Human heart stem cells used for repair

Stem cells from a patient's own heart have been used to restore function after heart attack.

Stem cells from a patient's own heart have been used to restore function after heart attack.

Many heart attack survivors are left with badly damaged hearts and heart failure — a disabling disorder that causes breathlessness. 
Cardiac stem cells are a new potential treatment for heart failure, a researcher says. (Jessica Rinaldi/Reuters)

The heart can't heal itself but researchers hoped that by taking a small piece of the heart during bypass surgery that they'd be able to find heart stem cells, grow them in the lab and inject them back into the heart.

In this week's issue of the medical journal The Lancet, researchers reported on a preliminary trial on a small group of heart failure patients who were randomly assigned to the stem cell treatment or to a control group that received standard care.

"Our study is the first report of the administration of [cardiac stem cells] in people," Professor Roberto Bolli of the University of Louisville and his co-authors concluded.

"The results are a significant addition to the current data because they introduce a new potential treatment for heart failure."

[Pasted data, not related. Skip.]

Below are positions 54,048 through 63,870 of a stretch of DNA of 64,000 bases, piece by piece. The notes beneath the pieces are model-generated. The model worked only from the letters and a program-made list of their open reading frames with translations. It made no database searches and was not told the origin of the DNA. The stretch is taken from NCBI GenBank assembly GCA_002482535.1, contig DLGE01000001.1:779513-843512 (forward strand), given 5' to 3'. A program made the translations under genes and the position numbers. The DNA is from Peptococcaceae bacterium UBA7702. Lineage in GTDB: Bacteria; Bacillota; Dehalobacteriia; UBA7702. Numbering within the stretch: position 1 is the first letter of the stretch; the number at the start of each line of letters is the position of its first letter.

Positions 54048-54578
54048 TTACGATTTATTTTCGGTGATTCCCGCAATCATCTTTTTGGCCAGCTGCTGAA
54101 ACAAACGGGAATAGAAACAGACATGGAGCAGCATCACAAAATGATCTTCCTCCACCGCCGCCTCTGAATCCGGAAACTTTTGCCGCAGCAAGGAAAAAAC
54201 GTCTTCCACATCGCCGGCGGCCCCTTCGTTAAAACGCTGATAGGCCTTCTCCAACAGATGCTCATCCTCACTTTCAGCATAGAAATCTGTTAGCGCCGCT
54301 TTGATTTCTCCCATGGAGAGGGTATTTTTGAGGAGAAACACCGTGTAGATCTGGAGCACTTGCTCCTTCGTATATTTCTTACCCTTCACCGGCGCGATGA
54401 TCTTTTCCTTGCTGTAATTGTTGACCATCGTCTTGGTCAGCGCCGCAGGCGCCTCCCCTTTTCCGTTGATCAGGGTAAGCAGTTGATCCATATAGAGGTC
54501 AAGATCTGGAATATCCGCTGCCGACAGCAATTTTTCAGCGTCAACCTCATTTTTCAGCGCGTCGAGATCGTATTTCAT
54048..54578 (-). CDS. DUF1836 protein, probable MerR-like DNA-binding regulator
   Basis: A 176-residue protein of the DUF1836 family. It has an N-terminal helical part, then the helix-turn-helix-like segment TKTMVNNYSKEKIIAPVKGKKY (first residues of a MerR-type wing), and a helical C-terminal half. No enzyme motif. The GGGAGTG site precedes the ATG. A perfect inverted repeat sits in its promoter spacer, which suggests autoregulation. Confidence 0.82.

In the study, called SCIPIO, doctors measured how efficiently the heart was pumping.

In the 14 patients given the treatment, that percentage increased from 30.3 per cent when the study started to 38.5 per cent after four months. There was no change in the control group.

Optimism but long-term questions

"The results from SCIPIO raise new optimism because the study is based on rigorous quality standards and the reported benefits are of an unexpected magnitude," Professor Gerd Heusch of the University School of Medicine, in Essen, Germany, said in a journal commentary.

To see whether the promise holds up, more patients will need to be followed over a longer time period, Heusch cautioned.

As well, the pumping improvements may not necessarily translate into longer survival or better quality of life.

The preliminary safety study also did not assign any participants to a sham treatment to take the placebo effect into account.

Prof. Peter Weissberg, medical director at the British Heart Foundation, called the findings positive.

It will be important to understand whether the stem cells are actually replacing damaged heart cells or if are secreting molecules that are helping to heal the heart, Weissberg noted.

Doctors still don't know which stem cells work best or when it is the ideal time to inject them.

The study was funded by the University of Louisville Research Foundation and the U.S. National Institutes of Health.